Disclaimer: This is an opinion article. As such, it represents the writers’ take on the debate. Please do not take offense to any views presented. All opinions are welcome.
This February 9 marks the 35th annual National Pizza Day. It’s no surprise that the day celebrating the American favorite exists, considering that, according to pizza.com, Americans consume 100 acres of the dish a day. Although pizza is loved by most, there is some debate over pizza in conjunction with a certain ingredient: pineapple. The debate has existed since pineapple was first put on pizza at a small Toronto restaurant in 1962, but it became particularly heated online in Jan. 2017.
The debate on whether or not pineapple belongs on pizza extends to our own population here at Jefferson, as well as to us, your humble authors. The two sides both have strong opinions, mostly based in fact, so the debate is impossible to consider without taking a closer look at the two sides first.
The anti-pineapple people argue that the flavor and texture of the fruit make it out of place on a savory dish like pizza. The sweetness and acidity combined with the richer flavors of pizza seem too harsh together.
“Pineapple is acidic and when it’s with the cheese [on pizza] it just tastes like vomit,” freshman Sophia Suganuma said.
The pro-pineapple side feels that the sweetness of pineapple perfectly complements the richer flavors of the sauce, cheese, and crust. Some on this side also find that an additional spicy component, such as peppers or the hot sauce on the original Hawaiian pizza, are the best accompaniment to the chilly juices of the pineapple.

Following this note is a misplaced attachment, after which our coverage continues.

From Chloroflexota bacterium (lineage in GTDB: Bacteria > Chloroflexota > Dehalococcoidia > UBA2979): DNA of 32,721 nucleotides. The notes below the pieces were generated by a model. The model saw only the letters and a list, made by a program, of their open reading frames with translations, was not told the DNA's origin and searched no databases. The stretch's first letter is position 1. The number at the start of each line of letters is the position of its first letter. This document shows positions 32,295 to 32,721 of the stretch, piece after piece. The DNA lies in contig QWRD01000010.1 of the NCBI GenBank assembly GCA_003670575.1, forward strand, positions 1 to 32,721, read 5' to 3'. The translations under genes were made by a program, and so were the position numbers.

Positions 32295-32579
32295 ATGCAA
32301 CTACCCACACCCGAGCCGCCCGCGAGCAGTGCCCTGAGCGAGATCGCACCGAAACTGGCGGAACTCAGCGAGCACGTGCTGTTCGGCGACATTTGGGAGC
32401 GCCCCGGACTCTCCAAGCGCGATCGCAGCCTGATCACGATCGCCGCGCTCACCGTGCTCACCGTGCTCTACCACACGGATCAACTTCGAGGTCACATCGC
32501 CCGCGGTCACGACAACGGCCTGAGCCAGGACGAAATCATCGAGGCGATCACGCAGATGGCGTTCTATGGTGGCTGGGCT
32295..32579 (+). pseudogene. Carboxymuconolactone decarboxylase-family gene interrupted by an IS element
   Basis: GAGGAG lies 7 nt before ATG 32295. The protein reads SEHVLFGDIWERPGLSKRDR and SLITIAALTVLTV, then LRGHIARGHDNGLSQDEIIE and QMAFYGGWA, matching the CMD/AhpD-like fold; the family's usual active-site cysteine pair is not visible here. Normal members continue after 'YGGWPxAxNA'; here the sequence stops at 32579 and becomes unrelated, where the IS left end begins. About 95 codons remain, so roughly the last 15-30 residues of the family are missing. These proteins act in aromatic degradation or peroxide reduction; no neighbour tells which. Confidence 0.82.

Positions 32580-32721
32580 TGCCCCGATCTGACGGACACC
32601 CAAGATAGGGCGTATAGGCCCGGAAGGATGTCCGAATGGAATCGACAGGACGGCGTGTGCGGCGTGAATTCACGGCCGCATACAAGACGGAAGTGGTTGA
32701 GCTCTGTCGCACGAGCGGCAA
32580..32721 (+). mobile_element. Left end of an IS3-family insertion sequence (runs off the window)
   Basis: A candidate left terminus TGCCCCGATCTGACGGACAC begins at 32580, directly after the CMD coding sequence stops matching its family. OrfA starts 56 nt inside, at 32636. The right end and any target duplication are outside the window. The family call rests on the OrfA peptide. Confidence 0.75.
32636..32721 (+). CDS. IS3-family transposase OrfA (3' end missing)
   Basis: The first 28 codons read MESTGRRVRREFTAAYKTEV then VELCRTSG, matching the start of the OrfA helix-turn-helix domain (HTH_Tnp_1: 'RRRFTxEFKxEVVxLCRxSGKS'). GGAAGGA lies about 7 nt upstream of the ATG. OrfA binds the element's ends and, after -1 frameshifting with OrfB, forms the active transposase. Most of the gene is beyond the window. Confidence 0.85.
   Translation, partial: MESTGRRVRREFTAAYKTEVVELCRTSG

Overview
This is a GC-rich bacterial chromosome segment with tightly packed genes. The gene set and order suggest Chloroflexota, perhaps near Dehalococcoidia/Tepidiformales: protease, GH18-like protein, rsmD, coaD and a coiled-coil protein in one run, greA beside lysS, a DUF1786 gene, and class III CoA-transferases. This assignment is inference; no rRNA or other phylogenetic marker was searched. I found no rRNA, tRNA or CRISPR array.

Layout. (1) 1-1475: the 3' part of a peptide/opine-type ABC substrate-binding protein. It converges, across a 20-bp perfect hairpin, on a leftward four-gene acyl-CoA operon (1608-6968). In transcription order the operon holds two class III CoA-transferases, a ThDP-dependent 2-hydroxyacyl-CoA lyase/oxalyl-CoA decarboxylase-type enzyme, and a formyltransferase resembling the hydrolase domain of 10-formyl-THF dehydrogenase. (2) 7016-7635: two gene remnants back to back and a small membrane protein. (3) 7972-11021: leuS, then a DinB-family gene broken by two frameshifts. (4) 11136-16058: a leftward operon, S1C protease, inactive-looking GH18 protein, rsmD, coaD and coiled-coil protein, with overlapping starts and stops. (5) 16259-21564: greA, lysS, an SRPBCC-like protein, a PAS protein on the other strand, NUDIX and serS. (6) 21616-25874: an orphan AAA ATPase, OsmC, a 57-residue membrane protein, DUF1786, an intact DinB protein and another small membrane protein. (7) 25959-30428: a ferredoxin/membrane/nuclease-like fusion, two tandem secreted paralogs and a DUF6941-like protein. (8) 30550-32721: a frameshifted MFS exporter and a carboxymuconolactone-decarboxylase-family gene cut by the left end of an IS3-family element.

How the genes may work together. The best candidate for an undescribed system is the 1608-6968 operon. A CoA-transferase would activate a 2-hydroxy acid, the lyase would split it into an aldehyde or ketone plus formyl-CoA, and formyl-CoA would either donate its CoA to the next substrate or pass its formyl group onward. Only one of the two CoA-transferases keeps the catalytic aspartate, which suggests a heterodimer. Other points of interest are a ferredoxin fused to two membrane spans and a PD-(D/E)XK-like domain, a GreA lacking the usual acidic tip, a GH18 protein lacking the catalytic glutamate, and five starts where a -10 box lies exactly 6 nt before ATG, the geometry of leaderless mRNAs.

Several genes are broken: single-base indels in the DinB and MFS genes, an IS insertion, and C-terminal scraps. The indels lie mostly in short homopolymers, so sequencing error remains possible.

“I like pineapple and [jalapeños] on pizza, they balance out,” freshman Jayashree Ezhilarasu said. “And the pineapple [just] goes well with the pizza.”
Pineapple on pizza is arguably the way to go because of the perfect contrast between sweet, savory, and spicy. The addition of the fruit is a refreshing way to add flavor to the pizza, which is a delicious dish regardless of toppings but can sometimes be too heavy on savory flavors. Additionally, the Independent, Huffington Post, and Expanded Ramblings all ranked pineapple as the ninth most popular pizza topping in their surveys, meaning pineapple pizza lovers are not lunatics like the anti-pineapple side suggests.
Many also argue that pineapple on pizza is wrong because it is not an original Italian topping. People all over the world put things on their pizza that Italians originally did not. The Swedish put banana curry on theirs, Brazilians top their pizza with green peas, and pizza with mayo and potatoes is very popular in Japan. Americans do that too, putting things like buffalo chicken and lobster on a dish that was originally topped with things like pork, olives, and basil. The way we eat our pizza has evolved over time, and the ingredients and toppings have as well. Aspects from different cultures were added to the mix, making pizza not just Italian but universal. While pineapple on pizza does not actually originate from Hawaii as the name would imply, it celebrates the spirit of innovation people have in making foods their own. Pineapple on pizza is not only delicious, but a union of different cultures over one dish.
Others reject pineapple on pizza because they believe fruit has no place on pizza. We implore you to think about the main components of pizza: the crust, the cheese, and the sauce. Tomato sauce is the most commonly used sauce for this savory dish, and, as some may recall from shocking revelations in elementary school, tomatoes are fruits. Enough said.
In our opinion, pineapple on pizza is a perfectly viable option. The sweetness and juices of the fruit cut through the monotony of savory flavors pizza can sometimes have. Additionally, its mere existence reminds us that food is more than what it was made to be, and that those who consume it also have the power to improve it and make it unique.